Well the God I believe in isn’t short of’ cash, MISTER

Listening to some music a mix of U2 and well the 80’s and of course a mix in of current music. I began to think about how U2 has sifted through various images of religion, what does that mean to you and me? Our team posted the question this week. “U2 Music inspires you to do what?

Faithful U2 Fans

Faithful U2 Fans

Give us some ideas. What does U2 music mean to you?” Inspired by U2 or is it inspired by Bono? At this point the lines are blurred, Bono is the ultimate front man, and yea we heard that Laim was voted the best front man in the latest issue of RS.

Maybe its religion that inspires you, maybe the thought that you are part of something greater and that you have someone watching out over you could that be inspiring?  It’s not any big secret. Bono, the Edge, and Larry Mullen Jr. had their own Bible study group in the pre-U2 days.

Their second album, October, is loaded with Christian images, and during its recording, critics hailed U2 as a Christian band, something that U2 has always denied. Bono got to hang out with Pope John Paul II before his passing in 2005. They’re just a rock & roll band, right?

Interesting if you label them a Christian rock band you have people from the right screaming how you can even think of them in such a fashion however a few churches are turning to U2. USA Today reports that the U2 Eucharist is a “traditional Episcopal liturgy” that refers to some of U2’s best-selling songs such as “Beautiful Day” and “Pride (In the Name of Love)” as hymns.

We shared stories about this concept before it involves combining U2 songs with related religious montages. Reverend Paige Blair, a parish priest in York Harbor, Maine, incorporated some of U2’s lyrics during a sermon in July 2005. Since then, she’s gone on to assist 150 churches with their own U2 Eucharists, and the idea are spreading like wildfire across 15 states and seven countries.

They’re not worshiping Bono, but choosing to use him and the band’s work as an example of spreading the word.

I thought about the question myself and as the editor of U2TOURFANS I wondered if I should share my personal thoughts. The team all agreed that I should at least share something with you the reader.

So here goes. “Well the God I believe in isn’t short of’ cash, MISTER!!” Think about that line for second, Churches all around the world ask you for a donation. Ask you to put faith in…. Fill in the blank.

Faith and Hope

Faith and Hope

I put my faith in God, Inspired ? Sure I am inspired daily by lots of images, music, and words. I can say that U2 has created a place for me to express and share my views with like minded people.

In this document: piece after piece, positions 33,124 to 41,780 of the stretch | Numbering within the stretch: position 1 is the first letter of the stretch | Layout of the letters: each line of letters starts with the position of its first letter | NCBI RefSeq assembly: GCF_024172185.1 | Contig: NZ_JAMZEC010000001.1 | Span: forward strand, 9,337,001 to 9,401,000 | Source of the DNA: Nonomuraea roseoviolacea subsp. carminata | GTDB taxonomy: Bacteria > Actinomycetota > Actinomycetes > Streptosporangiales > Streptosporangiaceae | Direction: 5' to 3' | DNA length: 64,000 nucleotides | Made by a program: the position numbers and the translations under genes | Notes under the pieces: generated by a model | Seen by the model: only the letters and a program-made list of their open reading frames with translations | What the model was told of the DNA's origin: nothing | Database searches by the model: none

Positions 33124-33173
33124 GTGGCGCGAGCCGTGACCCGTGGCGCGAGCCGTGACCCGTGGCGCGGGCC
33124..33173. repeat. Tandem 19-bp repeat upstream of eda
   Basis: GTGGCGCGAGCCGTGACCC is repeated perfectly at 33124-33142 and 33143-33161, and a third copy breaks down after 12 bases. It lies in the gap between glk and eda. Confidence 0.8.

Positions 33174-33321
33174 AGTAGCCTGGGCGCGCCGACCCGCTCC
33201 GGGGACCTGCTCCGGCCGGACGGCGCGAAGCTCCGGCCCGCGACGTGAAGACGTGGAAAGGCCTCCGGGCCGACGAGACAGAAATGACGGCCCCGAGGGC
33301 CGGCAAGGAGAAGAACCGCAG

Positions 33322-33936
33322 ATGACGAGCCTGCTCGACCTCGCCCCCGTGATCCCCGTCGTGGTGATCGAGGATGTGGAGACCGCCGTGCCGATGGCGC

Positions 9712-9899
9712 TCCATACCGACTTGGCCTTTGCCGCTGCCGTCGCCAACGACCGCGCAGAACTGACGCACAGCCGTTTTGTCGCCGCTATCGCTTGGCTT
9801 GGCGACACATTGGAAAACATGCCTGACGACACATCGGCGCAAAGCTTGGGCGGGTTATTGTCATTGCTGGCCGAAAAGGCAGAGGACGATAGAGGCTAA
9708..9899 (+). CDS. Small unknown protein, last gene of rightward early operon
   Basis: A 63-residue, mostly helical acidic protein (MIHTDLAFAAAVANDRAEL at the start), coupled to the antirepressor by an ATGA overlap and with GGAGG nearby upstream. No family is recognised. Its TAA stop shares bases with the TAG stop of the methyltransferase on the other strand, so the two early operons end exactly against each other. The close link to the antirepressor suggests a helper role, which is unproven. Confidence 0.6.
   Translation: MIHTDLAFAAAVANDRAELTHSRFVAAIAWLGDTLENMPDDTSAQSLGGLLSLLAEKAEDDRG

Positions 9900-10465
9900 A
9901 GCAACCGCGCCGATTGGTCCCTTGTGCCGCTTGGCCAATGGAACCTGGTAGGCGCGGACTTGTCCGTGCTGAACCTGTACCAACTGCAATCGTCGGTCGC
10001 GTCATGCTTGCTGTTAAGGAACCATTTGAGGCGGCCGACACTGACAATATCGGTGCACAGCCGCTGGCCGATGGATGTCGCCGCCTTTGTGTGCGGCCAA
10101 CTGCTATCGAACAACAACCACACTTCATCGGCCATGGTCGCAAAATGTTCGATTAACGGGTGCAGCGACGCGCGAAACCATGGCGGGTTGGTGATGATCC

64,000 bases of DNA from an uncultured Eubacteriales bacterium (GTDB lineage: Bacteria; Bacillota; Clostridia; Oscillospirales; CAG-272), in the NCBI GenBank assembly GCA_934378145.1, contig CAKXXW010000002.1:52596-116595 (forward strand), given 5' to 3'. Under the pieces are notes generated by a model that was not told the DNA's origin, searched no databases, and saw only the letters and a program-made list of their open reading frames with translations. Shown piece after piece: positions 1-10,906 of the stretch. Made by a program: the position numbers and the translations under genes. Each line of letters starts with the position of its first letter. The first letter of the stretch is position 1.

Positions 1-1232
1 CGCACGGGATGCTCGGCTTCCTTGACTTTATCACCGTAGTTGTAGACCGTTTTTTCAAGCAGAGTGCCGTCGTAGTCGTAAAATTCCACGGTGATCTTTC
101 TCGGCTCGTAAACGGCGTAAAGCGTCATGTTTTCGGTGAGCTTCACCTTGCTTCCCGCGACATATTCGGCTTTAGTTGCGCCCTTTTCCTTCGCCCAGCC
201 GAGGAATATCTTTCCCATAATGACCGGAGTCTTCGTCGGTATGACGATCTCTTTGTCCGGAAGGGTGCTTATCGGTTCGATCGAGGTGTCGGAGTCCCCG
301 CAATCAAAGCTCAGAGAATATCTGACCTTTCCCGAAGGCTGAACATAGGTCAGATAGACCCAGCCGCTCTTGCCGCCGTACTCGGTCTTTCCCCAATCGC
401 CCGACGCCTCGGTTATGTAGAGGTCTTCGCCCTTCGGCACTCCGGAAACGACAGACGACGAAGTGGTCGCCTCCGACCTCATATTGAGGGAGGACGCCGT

The bottom line; you don’t have to like my views, agree or believe however you should respect one another. It’s really that simple.

U2

U2

U2’s music is a vessel to which we all could use to take a ride on. Bono has been blessed by the hand of God, he once said  “I just go where the life is, you know? Where I feel the Holy Spirit,” Bono told Christianity Today. “If it’s in the back of a Roman Catholic cathedral, in the quietness and the incense, which suggest the mystery of God, of God’s presence, or in the bright lights of the revival tent, I just go where I find life. I don’t see denomination. I generally think religion gets in the way of God.

“I am just trying to figure it out. Everybody wants to make an impact with their life, whether it’s small scale with friends or family—that’s really big, is the truth—or whether it’s on a grand scale, in changing their communities and beyond.

I just want to realize my potential.” He recalled one pastor’s recent advice: Stop asking God to bless what you’re doing. Find out what God’s doing. It’s already blessed. “That’s what I want,” Bono said. “I want to align my life with that.”

What do you want to align your life to?

I believe in God Do you U2

The minute you throw U2 into a conversation that includes faith and God folks come up with all types of reasons to either agree or hate the idea.  This holiday season we have a series that surely create conversation. Sarah Hinlicky wrote an article sometime ago “I believe in God Do you U2” The article will be the back drop for the series and we will share some excerpts from that article.   

So, what does make Christian music? Does it have to be written specifically for church, for liturgical or devotional purposes, to fall into that category? Should it refer to Scripture, quoting directly or alluding by imagery? Should it explicit purpose be to evangelized? Where do you think U2 should fits into all of this ? This series will give you some insights to a different view. Your comments and views are welcome within this page or on our facebook site. Of course you can always jump on our forum page.